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This Incredible Pilot: Jimmy Doolittle

The aviation hero and pioneer is best known for leading the famous WWII air raid of Tokyo.

When the U.S. entered WWII in 1941 after the Japanese attack on Pearl Harbor, Doolittle volunteered. [public domain image]

Jimmy Doolittle was a man of firsts. First flight across the country. First flight solely by reference to instruments. First successful outside loop.

In fact, it could be said that he is, in many ways, responsible for flying as we know it. Yet it was the U.S. air raid of Tokyo on April 18, 1942, that would put James “Jimmy” Doolittle in the history books.

Doolittle began his military service in 1917 when he enlisted as a Signal Corps Reserve flying cadet. He received his Reserve Military Aviator rating from the U.S. Army in 1918 and would spend the remainder of World War I as a flight instructor in the States.

Doolittle must have made an impression as an incredible pilot even then. As WWI ended, he was recommended by three fellow officers for retention in the U.S. Army Air Forces. The native of Alameda, California, who spent much of his youth in Nome, Alaska, before returning to the Los Angeles area, would become one of the most prolific flyers of the interwar period, always in the service of the Army.


In 1922, Doolittle became the first pilot to fly across the country—from Jacksonville Beach, Florida, to Rockwell Field in San Diego. This led to earning his first Distinguished Flying Cross award.

Doolittle was a man who valued education. In 1925, he became one of the first to earn a doctoral degree in aeronautical engineering from the Massachusetts Institute of Technology, putting it to use serving at McCook Field in Dayton, Ohio, where he worked on aircraft acceleration tests. He soon set a speed record for seaplanes, flying an average of 232 mph.

In 1928, Doolittle would find himself based at Mitchel Field in Long Island, New York. It was there that he assisted in the development of the artificial horizon as well as the directional gyroscope. He would make his first flight solely by instruments in 1928. Doolittle resigned his regular commission in the Army in 1930 but remained in the Reserve Corps.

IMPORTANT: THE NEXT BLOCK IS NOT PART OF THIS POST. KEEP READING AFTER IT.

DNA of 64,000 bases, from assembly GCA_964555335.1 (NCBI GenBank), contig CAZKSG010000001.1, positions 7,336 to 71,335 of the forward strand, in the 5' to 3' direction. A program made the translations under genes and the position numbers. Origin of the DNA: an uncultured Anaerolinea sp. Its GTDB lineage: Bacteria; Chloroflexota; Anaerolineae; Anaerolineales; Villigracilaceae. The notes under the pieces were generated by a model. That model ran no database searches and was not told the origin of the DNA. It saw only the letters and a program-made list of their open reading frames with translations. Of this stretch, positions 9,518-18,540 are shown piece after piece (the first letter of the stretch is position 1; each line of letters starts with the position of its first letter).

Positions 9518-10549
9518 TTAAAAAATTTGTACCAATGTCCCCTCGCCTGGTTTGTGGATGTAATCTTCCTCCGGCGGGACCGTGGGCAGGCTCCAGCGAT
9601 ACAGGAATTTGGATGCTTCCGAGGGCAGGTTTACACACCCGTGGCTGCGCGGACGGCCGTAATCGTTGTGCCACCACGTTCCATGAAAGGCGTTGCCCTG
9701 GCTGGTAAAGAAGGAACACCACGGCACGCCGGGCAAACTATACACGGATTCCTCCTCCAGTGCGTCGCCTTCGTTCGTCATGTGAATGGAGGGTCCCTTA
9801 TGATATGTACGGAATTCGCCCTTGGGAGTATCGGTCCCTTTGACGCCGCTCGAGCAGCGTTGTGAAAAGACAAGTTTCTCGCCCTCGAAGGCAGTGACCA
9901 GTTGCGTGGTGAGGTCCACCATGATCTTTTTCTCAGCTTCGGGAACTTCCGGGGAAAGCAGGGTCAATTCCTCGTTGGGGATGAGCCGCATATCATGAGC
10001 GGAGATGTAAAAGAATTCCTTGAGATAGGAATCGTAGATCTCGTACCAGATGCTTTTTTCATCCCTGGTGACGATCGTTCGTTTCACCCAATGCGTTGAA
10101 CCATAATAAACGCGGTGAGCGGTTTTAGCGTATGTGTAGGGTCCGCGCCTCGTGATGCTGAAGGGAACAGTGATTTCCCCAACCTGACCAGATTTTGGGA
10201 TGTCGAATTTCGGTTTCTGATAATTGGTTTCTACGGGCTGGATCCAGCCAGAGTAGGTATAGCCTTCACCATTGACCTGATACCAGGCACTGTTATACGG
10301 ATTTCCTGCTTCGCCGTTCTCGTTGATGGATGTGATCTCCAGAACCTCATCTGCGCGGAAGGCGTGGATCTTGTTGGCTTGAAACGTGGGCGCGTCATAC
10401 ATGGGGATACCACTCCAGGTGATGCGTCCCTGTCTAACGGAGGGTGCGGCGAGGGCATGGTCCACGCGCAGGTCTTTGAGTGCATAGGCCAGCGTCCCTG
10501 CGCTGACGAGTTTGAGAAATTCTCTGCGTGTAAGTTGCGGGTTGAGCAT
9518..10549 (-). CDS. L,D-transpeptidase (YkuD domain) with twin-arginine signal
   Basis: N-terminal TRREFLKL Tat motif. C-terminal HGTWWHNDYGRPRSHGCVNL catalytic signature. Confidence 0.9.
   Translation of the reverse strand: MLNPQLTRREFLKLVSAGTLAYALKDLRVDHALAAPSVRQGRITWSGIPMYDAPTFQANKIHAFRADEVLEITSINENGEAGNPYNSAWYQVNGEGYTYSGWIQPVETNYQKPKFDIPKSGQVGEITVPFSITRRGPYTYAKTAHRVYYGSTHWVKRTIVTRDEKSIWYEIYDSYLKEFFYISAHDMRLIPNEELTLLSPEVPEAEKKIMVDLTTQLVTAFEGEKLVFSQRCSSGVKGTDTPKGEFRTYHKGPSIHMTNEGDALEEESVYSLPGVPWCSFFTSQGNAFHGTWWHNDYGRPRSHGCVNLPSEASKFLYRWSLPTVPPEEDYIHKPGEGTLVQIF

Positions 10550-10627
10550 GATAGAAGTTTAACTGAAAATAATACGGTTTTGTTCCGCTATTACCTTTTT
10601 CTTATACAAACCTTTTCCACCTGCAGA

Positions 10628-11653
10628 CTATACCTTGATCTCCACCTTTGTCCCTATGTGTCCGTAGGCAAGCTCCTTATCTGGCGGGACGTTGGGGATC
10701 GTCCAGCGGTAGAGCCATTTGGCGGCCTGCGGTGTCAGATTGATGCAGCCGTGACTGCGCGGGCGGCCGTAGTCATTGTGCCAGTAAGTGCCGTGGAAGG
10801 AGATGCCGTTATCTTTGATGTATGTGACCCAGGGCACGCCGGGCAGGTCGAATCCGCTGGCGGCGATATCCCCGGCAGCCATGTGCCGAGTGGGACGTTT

By 1940 he found himself back on active duty. World War II had started in Europe, and it seemed inevitable that the U.S. would become involved. Doolittle would spend time in Europe gaining information on other countries’ air forces, and he brought that knowledge back to America. He also advised large automobile manufacturers on how to convert their plants to produce airplanes in the war effort.


When the U.S. entered WWII in 1941 after the Japanese attack on Pearl Harbor, Doolittle volunteered and was approved to lead the first aerial raid on Japan. It was something unheard of to fly bombers off of aircraft carriers. Yet after months of careful preparation, he and 79 others—known as the Doolittle Raiders—did just that. The raid itself didn’t do much damage to Tokyo, but the boost to the American morale was significant. Doolittle received the Medal of Honor, two Distinguished Flying Crosses, a Bronze Star, and four Air Medals.

Doolittle would remain in the Army Air Corps for the remainder of WWII. He spent time in command of forces in both North Africa and the Mediterranean. He reverted to inactive reserve status in 1946 and fully retired from Air Force duty in 1959. Yet he continued to serve his country as the chairman of the board of Space Technology Laboratories. For his remarkable service career, Doolittle became the first four-star general in Air Force Reserve history.

Doolittle died at the age of 96 in 1993 in Pebble Beach, California. In a fitting tribute, a lone B-25 performed the flyover at his funeral at Arlington National Cemetery. He is widely regarded as one of the greatest aviators in history. He has been portrayed in many movies and television specials, and was inducted into both the National Aviation Hall of Fame and International Air & Space Hall of Fame.

But it could be the citation on his Medal of Honor that sums up the aviation hero and pioneer: “For conspicuous leadership above the call of duty, involving personal valor and intrepidity at an extreme hazard to life.” 


Editor’s note: This story originally appeared in the Nov/Dec 2023 issue of Plane & Pilot magazine. 


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